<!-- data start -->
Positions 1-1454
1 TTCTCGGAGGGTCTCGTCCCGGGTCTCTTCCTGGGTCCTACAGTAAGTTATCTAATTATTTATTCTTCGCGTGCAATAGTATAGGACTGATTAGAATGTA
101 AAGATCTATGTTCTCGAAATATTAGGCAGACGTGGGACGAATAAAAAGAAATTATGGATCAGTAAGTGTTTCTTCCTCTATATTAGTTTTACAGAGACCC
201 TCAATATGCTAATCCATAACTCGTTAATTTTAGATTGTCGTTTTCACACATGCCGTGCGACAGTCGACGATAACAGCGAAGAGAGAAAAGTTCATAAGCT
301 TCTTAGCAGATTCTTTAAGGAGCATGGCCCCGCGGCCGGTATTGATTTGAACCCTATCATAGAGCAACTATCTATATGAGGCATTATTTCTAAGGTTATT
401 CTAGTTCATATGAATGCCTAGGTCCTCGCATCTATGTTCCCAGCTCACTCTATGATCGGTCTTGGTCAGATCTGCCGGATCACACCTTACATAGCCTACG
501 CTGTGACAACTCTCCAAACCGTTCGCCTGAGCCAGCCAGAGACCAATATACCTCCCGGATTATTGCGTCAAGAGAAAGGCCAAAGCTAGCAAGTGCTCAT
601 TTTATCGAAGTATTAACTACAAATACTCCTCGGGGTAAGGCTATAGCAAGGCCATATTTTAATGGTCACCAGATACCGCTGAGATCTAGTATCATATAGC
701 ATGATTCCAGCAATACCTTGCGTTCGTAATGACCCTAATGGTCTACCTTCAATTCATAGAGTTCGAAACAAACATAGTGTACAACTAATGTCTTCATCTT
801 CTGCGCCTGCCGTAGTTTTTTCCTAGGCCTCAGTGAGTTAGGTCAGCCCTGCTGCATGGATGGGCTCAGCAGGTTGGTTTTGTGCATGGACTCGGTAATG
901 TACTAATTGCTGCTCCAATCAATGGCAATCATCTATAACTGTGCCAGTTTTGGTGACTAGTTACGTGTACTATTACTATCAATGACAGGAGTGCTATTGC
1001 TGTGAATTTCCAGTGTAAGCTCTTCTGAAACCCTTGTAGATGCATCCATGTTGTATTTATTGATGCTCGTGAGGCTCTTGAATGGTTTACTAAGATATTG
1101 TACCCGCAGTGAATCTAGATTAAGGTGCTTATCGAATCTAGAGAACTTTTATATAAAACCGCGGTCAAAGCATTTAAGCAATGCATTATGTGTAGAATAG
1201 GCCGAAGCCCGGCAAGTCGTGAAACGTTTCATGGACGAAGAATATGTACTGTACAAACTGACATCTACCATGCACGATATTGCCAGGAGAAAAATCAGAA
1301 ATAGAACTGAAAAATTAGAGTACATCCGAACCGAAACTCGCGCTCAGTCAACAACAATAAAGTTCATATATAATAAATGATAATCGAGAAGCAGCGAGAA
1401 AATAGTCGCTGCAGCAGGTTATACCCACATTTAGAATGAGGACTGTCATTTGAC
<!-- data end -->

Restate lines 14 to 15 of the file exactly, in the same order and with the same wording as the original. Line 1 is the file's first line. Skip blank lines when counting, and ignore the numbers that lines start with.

1201 GCCGAAGCCCGGCAAGTCGTGAAACGTTTCATGGACGAAGAATATGTACTGTACAAACTGACATCTACCATGCACGATATTGCCAGGAGAAAAATCAGAA
1301 ATAGAACTGAAAAATTAGAGTACATCCGAACCGAAACTCGCGCTCAGTCAACAACAATAAAGTTCATATATAATAAATGATAATCGAGAAGCAGCGAGAA